Third, and most consequential to the NFL, the disinvitation fits the theory of collusion advanced by Colin Kaepernick’s attorneys, Mark Geragos and Ben Meiselas. Pursuant to Article 17 of the collective bargaining agreement (and as detailed more extensively in other SI stories), Kaepernick can only prevail in his collusion grievance if he proves that two or more teams, or the league and at least one team, conspired against him. Here, the conspiracy would refer to an agreement or understanding to deny him an opportunity to sign with a team.
Keep in mind what the collusion standard requires. If one owner decided, on his own, to not sign Kaepernick for political/anthem reasons, that would not constitute collusion. The reason why is that collusion requires the involvement of multiple teams (or the involvement of the league and at least one team). Similarly, if one owner spoke with Trump and after that conversation decided to not sign Kaepernick, that too would not describe collusion. That is because for purposes of a labor grievance in the NFL, Trump is merely a third party (albeit perhaps the most influential third party on Earth). The collective bargaining agreement does not govern the President of the United States.
Yet from the moment they filed a grievance on Kaepernick’s behalf last October, Geragos and Meiselas have asserted that there is a disturbing relationship between the absence of interest by NFL teams in signing Kaepernick and the direct influence of Trump to keep Kaepernick out of the league. To wit, last October, Geragos stated, “… athletes should not be denied employment based on partisan political provocation by the executive branch of our government. Such a precedent threatens all patriotic Americans and harkens back to our darkest days as a nation."
Along those lines, Geragos and Meiselas contend that owners are afraid of Trump taking action against the league over anthem protests. This fear has—possibly—made owners talk among themselves and caused them to discuss Kaepernick. If such discussion included comments about not signing the quarterback, Kaepernick’s odds for prevailing in his grievance would climb dramatically. This is because he would have acquired evidence of collusive behavior.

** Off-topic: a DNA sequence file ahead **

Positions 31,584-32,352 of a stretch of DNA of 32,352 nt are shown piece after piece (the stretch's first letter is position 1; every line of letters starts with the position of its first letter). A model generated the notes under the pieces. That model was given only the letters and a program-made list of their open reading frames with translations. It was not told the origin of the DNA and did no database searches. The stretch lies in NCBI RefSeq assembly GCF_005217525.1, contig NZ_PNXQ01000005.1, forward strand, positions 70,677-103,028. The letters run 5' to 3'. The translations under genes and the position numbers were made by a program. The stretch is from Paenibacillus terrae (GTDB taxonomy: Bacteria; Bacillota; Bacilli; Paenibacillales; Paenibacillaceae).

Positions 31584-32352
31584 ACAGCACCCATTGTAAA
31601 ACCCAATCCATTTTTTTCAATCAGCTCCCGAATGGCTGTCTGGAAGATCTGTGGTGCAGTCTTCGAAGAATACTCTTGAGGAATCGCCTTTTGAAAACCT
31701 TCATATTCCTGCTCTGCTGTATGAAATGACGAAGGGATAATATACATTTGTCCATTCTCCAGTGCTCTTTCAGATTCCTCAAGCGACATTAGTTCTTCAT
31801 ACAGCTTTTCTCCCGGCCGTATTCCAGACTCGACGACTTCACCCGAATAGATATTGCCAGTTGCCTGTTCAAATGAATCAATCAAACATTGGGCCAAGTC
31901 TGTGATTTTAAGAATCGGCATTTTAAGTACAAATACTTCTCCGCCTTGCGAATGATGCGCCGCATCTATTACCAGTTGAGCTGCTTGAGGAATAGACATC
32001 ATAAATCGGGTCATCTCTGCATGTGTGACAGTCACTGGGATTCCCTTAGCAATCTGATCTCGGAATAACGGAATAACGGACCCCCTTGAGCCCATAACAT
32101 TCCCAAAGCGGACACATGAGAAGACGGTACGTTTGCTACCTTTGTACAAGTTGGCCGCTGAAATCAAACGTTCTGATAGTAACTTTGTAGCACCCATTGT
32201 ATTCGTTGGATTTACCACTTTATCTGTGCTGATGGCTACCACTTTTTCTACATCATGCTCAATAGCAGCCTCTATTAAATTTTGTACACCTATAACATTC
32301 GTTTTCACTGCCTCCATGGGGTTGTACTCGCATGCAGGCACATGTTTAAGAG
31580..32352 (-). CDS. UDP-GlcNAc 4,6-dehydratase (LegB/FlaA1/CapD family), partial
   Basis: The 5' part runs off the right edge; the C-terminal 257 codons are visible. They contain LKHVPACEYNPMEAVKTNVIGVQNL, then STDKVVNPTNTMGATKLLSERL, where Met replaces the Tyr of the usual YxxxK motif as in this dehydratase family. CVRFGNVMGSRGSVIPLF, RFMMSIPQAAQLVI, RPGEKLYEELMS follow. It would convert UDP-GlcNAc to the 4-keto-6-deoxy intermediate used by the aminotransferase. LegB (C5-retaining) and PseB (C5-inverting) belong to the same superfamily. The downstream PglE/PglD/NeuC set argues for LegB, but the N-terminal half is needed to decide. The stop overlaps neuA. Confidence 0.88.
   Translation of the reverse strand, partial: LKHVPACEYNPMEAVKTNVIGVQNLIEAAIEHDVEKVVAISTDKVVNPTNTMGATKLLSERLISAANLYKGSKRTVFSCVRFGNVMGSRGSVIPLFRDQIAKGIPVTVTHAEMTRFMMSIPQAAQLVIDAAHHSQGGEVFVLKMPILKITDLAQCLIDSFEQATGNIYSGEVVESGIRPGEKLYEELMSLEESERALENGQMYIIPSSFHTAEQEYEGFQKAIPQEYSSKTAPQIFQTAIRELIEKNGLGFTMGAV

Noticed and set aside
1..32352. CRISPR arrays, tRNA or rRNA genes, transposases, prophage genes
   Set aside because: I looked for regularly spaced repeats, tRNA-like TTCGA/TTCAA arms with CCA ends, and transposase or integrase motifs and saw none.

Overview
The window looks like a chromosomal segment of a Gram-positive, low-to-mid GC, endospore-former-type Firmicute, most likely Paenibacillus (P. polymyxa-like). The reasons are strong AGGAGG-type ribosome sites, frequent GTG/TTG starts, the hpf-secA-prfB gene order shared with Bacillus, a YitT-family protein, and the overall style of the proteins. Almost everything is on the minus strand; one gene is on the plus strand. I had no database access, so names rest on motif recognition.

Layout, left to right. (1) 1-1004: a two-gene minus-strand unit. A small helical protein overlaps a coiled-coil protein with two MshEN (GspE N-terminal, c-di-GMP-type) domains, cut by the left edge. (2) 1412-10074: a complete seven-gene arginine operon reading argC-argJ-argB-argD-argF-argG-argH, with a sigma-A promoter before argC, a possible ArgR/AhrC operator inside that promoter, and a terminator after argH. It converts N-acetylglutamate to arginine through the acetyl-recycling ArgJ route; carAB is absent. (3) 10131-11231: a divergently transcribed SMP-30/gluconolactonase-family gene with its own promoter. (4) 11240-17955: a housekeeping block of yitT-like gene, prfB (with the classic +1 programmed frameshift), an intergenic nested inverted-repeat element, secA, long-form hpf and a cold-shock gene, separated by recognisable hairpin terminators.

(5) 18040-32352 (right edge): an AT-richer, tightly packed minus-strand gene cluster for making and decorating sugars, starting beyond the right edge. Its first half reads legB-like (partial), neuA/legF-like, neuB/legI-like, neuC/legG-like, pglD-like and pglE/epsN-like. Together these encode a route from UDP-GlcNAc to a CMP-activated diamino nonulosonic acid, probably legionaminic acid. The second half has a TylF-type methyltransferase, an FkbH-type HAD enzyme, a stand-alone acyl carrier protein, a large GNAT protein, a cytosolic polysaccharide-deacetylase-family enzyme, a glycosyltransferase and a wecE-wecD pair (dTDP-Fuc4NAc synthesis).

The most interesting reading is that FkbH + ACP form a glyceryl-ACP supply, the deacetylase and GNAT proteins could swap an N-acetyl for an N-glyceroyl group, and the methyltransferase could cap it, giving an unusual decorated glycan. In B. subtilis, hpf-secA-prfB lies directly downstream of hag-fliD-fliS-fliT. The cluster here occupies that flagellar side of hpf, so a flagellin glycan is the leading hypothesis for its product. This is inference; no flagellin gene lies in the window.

To that point, Trump has spoken and tweeted numerous statements condemning the NFL for not “firing” players who protest the anthem. Trump has also tweeted critical comments about federal tax laws that give some NFL owners an advantage regarding their stadiums. In one tweet from October 2017, the President asked “Why is the NFL getting massive tax breaks while at the same time disrespecting our Anthem, Flag and Country? Change tax law!” Trump also applauded the NFL’s new national anthem policy, which authorizes the NFL to punish teams whose players appear on the field before games and kneel during the anthem; teams under this policy can also punish kneeling players.
As shown in leaked tapes from an October 2017 meeting involving league officials, owners and players, some NFL owners appear intimidated by Trump. Kaepernick’s attorneys have deposed some of those owners in recent months. If those owners admitted, under oath, that they spoke with other owners (or spoke with league officials or officials of other teams) about not signing Kaepernick, then Kaepernick’s grievance argument would morph from legal theory into winning reality.
Michael McCann is SI's legal analyst. He is also the Associate Dean for Academic Affairs at the University of New Hampshire School of Law and co-author with Ed O'Bannon of the new book Court Justice: The Inside Story of My Battle Against the NCAA.